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Summary

We see continuing strong demand for digital commerce as organizations invest to improve the customer experience and extend the infrastructure required for the creation of new digital business designs. Business and IT leaders and C-level executives can use the Magic Quadrant to guide their decisions.

Market Definition/Description

The digital commerce software market continued to grow in 2013. The market exceeded $3.4 billion in sales during 2013, and will grow at a 13.6% compound annual growth rate (CAGR) from 2012 through 2017 (see “Forecast: Enterprise Software Markets, Worldwide, 2011-2018, 1Q14 Update”).

A digital commerce platform facilitates a purchasing transaction over the Web, and supports the creation and continuing development of an online relationship with a consumer or business customer across multiple retail, wholesale, mobile, direct and indirect sales, call center, and digital sales channels. The core digital commerce platforms in this Magic Quadrant enable organizations to build digital B2B, B2C or B2B-to-consumer (B2B2C) commerce sites. Functionality includes the creation and management of product catalogs, Web storefronts, shopping carts, and product recommendation and personalization.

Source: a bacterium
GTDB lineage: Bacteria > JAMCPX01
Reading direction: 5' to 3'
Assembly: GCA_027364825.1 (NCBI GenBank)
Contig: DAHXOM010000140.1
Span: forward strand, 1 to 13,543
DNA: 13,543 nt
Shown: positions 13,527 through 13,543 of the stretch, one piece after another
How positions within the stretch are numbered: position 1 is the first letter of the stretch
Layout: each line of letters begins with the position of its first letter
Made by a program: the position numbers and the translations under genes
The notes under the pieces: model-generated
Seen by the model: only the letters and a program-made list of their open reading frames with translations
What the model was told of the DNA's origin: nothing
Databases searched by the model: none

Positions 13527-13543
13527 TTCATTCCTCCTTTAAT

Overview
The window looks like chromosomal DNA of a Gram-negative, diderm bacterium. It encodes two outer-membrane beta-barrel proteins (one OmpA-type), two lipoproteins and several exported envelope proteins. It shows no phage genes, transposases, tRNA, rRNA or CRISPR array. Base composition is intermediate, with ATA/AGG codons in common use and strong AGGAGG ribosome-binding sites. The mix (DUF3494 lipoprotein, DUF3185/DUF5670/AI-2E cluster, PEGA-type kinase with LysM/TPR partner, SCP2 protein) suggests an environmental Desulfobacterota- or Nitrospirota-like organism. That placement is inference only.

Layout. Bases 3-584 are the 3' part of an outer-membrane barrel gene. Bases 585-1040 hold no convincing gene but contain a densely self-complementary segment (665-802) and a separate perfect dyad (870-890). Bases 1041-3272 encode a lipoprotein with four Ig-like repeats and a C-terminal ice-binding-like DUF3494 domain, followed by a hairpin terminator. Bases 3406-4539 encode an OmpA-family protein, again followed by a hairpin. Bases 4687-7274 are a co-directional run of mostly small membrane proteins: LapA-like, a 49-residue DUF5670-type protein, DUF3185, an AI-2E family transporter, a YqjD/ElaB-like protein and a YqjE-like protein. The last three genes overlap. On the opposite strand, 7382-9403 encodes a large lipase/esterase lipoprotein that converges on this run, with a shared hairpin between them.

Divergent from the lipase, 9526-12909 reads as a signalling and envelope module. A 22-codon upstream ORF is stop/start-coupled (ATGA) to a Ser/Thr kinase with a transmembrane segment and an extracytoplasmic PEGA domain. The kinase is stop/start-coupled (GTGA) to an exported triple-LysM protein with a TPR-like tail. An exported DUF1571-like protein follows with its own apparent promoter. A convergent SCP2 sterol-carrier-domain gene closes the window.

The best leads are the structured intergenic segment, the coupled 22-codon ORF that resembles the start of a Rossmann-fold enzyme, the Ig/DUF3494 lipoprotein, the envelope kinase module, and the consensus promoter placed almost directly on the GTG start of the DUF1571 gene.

Digital commerce integrates with technologies, applications, data sources and services beyond the scope of this Magic Quadrant. A typical digital commerce site averages more than 15 integration points with ERP, order management systems (OMSs), Web content management (WCM), digital marketing, payment processing, logistics and warehousing, analytics systems, and other systems.

Digital commerce supports a continuum of business objectives, ranging from the generation of incremental revenue to enabling transformational business change.

Magic Quadrant

Figure 1. Magic Quadrant for Digital Commerce

Figure 1. Magic Quadrant for Digital Commerce